Unformatted text preview: In this chapter we transferred 32768 bytes in about 35 seconds (Figure
21.6) across a link with an RTT that averaged around 1.5 seconds (Figure 21.4). Calculate
how long TFTP would take for the same transfer.
21.4 In Section 21.7 we said that the receipt of a duplicate ACK is caused by a segment being
lost or reordered. In Section 21.5 we saw the generation of duplicate ACKs caused by a lost
segment. Draw a picture showing that a reordering of segments also generates duplicate
21.5 There is a noticeable blip in Figure 21.6 between times 28.8 and 29.8. Is this a
21.6 In Section 21.6 we said that the 4.3BSD Tahoe release only performed slow start if the file:///D|/Documents%20and%20Settings/bigini/Docu...homenet2run/tcpip/tcp-ip-illustrated/tcp_time.htm (28 of 29) [12/09/2001 14.47.27] Chapter 21. TCP Timeout and Retransmission destination was on a different network. How do you think "different network" was
determined? (Hint: Look at Appendix E.)
21.7 In Section 20.2 we said that TCP normally ACKs every other segment. But in Figure
21.2 we see the receiver ACK every segment. Why?
21.8 Are per-route metrics really useful, given the prevalence of default routes? file:///D|/Documents%20and%20Settings/bigini/Docu...homenet2run/tcpip/tcp-ip-illustrated/tcp_time.htm (29 of 29) [12/09/2001 14.47.27] Chapter 22. TCP Persist Timer TCP Persist Timer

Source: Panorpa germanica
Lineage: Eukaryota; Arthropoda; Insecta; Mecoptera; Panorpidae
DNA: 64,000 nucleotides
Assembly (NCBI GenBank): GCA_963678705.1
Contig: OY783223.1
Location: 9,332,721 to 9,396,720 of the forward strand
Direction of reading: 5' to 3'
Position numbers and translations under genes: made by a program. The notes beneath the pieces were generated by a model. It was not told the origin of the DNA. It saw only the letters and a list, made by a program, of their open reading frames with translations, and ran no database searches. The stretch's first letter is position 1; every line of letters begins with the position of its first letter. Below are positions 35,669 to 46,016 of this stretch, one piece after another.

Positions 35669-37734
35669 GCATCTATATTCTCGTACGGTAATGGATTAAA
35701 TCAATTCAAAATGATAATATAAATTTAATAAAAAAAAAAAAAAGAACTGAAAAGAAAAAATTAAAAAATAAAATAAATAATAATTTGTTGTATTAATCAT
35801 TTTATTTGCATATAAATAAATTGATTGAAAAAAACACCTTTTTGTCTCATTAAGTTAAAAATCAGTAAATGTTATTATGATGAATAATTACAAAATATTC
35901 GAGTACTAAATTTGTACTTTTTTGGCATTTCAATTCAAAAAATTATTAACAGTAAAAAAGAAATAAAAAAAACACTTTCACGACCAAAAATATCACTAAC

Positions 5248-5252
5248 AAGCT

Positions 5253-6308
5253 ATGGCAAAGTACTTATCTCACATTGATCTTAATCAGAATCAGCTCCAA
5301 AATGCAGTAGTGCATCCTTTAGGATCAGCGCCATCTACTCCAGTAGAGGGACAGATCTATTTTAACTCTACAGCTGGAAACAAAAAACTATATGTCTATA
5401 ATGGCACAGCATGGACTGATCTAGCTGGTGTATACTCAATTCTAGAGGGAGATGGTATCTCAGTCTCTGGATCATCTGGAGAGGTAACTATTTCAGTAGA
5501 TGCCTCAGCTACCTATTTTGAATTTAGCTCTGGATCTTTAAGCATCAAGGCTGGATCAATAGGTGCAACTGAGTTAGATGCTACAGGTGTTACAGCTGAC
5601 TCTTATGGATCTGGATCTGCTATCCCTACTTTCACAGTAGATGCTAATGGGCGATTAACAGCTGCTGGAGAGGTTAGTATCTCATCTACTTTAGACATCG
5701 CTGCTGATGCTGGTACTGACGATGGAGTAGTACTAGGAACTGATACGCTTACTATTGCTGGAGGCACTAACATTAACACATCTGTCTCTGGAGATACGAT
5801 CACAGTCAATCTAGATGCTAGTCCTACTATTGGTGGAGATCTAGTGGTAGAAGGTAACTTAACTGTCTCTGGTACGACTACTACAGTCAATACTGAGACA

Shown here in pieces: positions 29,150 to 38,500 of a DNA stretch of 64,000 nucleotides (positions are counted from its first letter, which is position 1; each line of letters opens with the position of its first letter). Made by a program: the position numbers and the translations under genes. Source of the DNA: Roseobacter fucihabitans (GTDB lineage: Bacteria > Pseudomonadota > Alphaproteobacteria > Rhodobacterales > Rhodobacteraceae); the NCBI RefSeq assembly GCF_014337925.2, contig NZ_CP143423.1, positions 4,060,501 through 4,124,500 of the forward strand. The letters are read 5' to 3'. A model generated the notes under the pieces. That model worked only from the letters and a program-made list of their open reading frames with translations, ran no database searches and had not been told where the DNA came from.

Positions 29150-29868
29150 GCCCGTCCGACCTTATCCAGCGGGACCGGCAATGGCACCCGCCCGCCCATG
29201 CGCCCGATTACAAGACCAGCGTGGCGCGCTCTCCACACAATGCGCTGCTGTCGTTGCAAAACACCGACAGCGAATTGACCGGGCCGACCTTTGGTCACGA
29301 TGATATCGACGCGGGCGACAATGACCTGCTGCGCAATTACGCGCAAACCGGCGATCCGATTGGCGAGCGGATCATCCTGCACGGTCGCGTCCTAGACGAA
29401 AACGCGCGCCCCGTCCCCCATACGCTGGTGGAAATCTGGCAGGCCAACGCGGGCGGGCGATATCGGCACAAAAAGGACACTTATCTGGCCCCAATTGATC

We've seen that TCP has the receiver perform flow control by specifying the amount of
data it is willing to accept from the sender: the window size. What happens when the
window size goes to 0? This effectively stops the sender from transmitting data, until the
window becomes nonzero.
We saw this scenario in Figure 20.3. When the sender received segment 9, opening the
window that was shut down by segment 8, it immediately started sending data. TCP must
handle the case of this acknowledgment that opens the window (segment 9) being lost.
Acknowledgments are not reliably transmitted-that is, TCP does not ACK
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This test prep was uploaded on 04/04/2014 for the course ECE EL5373 taught by Professor Guoyang during the Spring '12 term at NYU Poly.
- Spring '12